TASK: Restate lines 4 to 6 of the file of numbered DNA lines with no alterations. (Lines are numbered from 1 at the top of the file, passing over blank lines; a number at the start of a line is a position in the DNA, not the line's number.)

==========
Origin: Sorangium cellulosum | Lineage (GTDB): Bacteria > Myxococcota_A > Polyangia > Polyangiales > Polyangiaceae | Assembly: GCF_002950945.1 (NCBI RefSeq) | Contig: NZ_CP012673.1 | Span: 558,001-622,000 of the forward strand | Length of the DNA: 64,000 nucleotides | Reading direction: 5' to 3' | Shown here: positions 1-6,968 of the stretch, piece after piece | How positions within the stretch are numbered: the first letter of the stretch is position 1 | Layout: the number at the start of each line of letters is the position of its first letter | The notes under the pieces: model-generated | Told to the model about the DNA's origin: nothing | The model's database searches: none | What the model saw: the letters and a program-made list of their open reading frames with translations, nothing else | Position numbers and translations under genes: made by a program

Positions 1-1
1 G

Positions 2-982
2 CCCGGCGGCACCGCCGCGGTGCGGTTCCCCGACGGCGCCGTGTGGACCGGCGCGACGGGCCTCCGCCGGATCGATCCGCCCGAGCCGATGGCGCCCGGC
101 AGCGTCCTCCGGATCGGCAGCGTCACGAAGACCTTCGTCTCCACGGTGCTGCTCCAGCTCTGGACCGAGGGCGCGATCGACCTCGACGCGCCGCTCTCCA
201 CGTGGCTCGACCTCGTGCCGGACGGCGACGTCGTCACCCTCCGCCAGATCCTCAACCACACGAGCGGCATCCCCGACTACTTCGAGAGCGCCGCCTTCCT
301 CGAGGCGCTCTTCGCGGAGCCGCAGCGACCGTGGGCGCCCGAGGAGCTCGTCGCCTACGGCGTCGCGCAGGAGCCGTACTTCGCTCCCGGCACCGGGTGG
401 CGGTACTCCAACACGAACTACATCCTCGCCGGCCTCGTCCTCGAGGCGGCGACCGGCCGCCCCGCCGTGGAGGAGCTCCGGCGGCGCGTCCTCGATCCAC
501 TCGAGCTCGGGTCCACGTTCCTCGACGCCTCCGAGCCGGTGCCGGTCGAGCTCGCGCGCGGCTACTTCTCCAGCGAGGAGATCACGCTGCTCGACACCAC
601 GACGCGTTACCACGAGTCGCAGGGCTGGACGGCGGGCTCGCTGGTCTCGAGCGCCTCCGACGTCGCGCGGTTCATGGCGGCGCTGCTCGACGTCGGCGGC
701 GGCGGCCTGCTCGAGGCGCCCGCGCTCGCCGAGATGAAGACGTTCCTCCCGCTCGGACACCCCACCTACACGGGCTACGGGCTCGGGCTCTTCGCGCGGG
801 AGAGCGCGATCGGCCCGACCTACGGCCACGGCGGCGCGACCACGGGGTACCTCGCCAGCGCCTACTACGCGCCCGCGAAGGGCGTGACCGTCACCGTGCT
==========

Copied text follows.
Positions 2-982
2 CCCGGCGGCACCGCCGCGGTGCGGTTCCCCGACGGCGCCGTGTGGACCGGCGCGACGGGCCTCCGCCGGATCGATCCGCCCGAGCCGATGGCGCCCGGC
101 AGCGTCCTCCGGATCGGCAGCGTCACGAAGACCTTCGTCTCCACGGTGCTGCTCCAGCTCTGGACCGAGGGCGCGATCGACCTCGACGCGCCGCTCTCCA